CARACAS (Reuters) – Venezuelans desperately explored piracy workarounds on Tuesday to continue using Adobe programs after the software developer said it will cut access to its products for the country’s users, citing U.S. sanctions.
Giampiero Posa, director of Posa Studio school, uses his computer after an interview for Reuters in Caracas, Venezuela October 9, 2019. REUTERS/Manaure Quintero
Critics said the move demonstrated the unintended consequences of the policies of U.S. President Donald Trump’s administration.
San Jose, California-based Adobe Inc, whose products like Photoshop and InDesign are widely used by designers, illustrators and digital marketers, said on Monday it was “deactivating all accounts in Venezuela” to comply with the sanctions, which are part of Washington’s effort to oust socialist President Nicolas Maduro.
A slew of Venezuelan creative professionals took to social media to argue that Adobe’s move would have a devastating impact on freelance designers and marketers, who are already struggling with a hyperinflationary economic collapse.
Gremiana Gonzalez, a graphic design student at the University of the Andes in western Merida state, offered instructions on Twitter on how to “crack any app in the Creative Cloud,” referring to Adobe’s collection of programs.
“In a way it goes against my principles because I am not completely in agreement with piracy, but in these circumstances either you use pirated software or you don’t eat,” Gonzalez said in a text message. “I know that just like me, many Venezuelans depend completely on freelancing, and Adobe’s suite is the most widely-used, best-acclaimed and easiest to access.”
Adobe said its software will stop working in Venezuela on Oct 28.
Critics of U.S. policy toward Venezuela pointed to Adobe’s announcement as the latest example of how the Trump administration’s steady escalation of sanctions has hurt ordinary people without succeeding in ousting Maduro, who is accused of corruption and human rights violations.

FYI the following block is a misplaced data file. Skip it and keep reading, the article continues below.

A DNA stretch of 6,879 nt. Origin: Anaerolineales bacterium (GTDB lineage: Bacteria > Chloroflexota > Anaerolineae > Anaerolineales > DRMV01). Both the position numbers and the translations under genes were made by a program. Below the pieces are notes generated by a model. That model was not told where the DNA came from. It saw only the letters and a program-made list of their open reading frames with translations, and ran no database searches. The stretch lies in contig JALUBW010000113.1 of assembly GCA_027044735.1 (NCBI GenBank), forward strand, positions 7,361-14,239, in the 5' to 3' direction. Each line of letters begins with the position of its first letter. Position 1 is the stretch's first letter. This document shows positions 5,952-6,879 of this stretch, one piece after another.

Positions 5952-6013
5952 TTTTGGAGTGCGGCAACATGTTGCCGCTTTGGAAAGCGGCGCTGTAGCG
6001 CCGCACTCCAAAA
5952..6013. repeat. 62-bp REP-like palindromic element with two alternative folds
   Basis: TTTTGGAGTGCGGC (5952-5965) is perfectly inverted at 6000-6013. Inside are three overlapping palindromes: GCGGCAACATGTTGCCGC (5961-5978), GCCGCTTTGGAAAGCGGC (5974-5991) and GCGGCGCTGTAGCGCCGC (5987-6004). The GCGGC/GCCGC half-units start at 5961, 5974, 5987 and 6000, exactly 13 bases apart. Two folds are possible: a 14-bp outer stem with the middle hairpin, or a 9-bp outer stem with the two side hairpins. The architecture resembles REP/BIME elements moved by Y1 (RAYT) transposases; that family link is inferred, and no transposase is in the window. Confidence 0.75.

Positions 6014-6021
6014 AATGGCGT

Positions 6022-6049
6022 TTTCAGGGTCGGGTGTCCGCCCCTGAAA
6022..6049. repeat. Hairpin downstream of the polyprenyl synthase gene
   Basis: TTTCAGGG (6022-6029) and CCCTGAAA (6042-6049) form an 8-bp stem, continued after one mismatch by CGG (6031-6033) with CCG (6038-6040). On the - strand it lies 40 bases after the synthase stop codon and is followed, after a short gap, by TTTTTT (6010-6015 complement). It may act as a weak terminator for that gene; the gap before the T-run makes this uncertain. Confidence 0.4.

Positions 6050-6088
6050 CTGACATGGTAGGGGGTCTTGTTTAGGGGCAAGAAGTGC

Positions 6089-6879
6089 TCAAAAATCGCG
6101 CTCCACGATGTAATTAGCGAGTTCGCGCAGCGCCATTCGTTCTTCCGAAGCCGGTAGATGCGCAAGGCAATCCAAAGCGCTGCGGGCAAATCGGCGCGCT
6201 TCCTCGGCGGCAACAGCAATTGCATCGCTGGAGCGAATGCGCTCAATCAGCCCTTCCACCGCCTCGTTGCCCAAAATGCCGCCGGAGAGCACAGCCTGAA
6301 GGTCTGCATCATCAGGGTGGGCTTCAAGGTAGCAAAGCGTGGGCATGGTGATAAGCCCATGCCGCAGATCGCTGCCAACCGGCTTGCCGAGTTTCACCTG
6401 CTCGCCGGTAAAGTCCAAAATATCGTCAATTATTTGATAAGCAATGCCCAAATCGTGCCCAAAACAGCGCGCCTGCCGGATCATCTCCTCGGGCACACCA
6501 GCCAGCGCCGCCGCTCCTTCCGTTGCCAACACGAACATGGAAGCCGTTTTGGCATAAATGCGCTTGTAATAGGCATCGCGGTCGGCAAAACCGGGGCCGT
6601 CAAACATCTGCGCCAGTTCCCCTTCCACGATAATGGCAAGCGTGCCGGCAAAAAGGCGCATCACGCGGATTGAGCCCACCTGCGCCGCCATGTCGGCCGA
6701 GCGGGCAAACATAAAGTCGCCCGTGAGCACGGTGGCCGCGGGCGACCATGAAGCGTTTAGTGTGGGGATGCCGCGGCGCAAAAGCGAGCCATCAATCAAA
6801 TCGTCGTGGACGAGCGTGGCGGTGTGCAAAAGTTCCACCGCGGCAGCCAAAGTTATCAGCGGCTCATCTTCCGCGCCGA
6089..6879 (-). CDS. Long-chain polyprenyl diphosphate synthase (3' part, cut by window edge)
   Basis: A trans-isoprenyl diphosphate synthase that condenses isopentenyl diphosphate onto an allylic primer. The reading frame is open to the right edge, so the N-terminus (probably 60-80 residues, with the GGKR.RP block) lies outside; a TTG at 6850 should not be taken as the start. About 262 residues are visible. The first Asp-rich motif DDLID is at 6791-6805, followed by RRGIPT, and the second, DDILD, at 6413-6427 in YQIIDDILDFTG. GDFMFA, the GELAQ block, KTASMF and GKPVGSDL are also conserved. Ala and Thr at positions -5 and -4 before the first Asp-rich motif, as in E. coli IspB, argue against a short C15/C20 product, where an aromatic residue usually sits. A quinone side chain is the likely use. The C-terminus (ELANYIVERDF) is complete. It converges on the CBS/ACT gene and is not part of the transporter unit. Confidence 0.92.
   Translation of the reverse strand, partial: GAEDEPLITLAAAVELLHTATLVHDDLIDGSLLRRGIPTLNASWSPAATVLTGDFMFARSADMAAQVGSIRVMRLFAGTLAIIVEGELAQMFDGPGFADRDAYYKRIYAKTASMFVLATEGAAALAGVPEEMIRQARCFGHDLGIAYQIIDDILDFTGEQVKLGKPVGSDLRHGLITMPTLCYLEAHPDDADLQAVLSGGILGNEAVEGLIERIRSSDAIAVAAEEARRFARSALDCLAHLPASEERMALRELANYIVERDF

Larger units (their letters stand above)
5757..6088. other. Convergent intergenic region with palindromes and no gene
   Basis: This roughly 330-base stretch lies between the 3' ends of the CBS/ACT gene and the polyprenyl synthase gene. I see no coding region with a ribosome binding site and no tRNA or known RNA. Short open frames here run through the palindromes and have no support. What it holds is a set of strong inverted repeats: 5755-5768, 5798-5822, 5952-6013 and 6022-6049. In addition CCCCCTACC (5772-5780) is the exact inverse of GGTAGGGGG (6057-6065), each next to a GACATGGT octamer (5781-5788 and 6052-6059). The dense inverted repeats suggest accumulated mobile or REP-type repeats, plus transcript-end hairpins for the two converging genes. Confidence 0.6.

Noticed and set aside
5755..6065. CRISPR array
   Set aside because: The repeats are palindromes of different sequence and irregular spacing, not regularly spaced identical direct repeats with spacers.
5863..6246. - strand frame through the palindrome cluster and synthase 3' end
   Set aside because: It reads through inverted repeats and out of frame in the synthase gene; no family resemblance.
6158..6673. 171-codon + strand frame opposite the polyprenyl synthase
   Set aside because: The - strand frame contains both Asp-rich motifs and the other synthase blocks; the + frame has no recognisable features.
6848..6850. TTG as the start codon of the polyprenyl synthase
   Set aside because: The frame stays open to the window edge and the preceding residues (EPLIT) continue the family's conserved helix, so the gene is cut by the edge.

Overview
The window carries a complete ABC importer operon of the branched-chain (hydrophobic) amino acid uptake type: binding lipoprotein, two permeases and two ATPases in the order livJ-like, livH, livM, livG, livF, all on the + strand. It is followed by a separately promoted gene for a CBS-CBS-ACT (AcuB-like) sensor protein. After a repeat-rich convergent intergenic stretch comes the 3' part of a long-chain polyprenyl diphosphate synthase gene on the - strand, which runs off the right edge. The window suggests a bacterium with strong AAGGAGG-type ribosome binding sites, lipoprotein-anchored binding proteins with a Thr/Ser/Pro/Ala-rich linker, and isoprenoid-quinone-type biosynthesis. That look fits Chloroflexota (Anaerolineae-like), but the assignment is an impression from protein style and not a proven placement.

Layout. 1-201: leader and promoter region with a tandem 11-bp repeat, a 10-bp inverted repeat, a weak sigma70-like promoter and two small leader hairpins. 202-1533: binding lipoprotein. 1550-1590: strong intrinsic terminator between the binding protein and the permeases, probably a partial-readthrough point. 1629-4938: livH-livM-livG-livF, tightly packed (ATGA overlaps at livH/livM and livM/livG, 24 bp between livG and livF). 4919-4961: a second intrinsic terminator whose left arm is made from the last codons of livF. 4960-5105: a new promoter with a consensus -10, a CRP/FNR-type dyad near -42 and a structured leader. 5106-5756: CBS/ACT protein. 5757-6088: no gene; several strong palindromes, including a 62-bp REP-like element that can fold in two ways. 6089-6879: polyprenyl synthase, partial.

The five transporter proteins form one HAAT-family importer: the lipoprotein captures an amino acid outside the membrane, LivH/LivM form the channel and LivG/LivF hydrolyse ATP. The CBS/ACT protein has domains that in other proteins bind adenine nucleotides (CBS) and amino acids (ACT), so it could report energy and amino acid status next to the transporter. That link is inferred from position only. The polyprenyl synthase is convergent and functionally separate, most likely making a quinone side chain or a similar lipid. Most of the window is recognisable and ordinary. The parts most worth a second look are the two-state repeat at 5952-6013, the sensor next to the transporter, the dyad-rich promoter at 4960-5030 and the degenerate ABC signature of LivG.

Washington in January slapped sanctions on state oil company PDVSA, the lifeblood of Venezuela’s economy, and has sanctioned dozens of top government officials.
In August, it froze all Venezuelan state assets in the United States and threatened sanctions on any company continuing to do business with the government. Adobe cited that measure in a statement announcing the decision on Monday.
A spokesman for the U.S. Treasury Department, which implements sanctions, said Treasury had “an active sanctions program in Venezuela aimed at depriving resources from the illegitimate Maduro regime.”
The spokesman referred comment on a private company’s individual compliance to Adobe. Adobe did not respond to a request for comment.
Francisco Rodriguez, a prominent Venezuelan economist who has launched a nonprofit to help alleviate the OPEC nation’s humanitarian crisis, circulated a petition requesting the U.S. Treasury Department to issue a license exempting software service providers from the sanctions.
“Adobe’s decision to suspend services in Venezuela has revived the debate over the impact of sanctions,” Rodriguez wrote on Twitter. “But maybe we are leaving aside the most relevant question: what can we due to mitigate the impact of these measures on Venezuelans?”
Reporting by Luc Cohen; Editing by Muralikumar Anantharaman